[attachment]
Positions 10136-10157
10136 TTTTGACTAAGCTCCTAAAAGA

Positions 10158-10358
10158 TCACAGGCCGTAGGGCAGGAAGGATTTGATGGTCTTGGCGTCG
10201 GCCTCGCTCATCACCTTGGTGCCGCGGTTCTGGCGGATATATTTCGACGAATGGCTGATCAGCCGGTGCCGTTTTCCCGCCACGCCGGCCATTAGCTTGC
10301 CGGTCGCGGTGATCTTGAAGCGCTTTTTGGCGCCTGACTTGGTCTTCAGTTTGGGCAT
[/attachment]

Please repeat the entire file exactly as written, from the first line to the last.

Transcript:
Positions 10136-10157
10136 TTTTGACTAAGCTCCTAAAAGA

Positions 10158-10358
10158 TCACAGGCCGTAGGGCAGGAAGGATTTGATGGTCTTGGCGTCG
10201 GCCTCGCTCATCACCTTGGTGCCGCGGTTCTGGCGGATATATTTCGACGAATGGCTGATCAGCCGGTGCCGTTTTCCCGCCACGCCGGCCATTAGCTTGC
10301 CGGTCGCGGTGATCTTGAAGCGCTTTTTGGCGCCTGACTTGGTCTTCAGTTTGGGCAT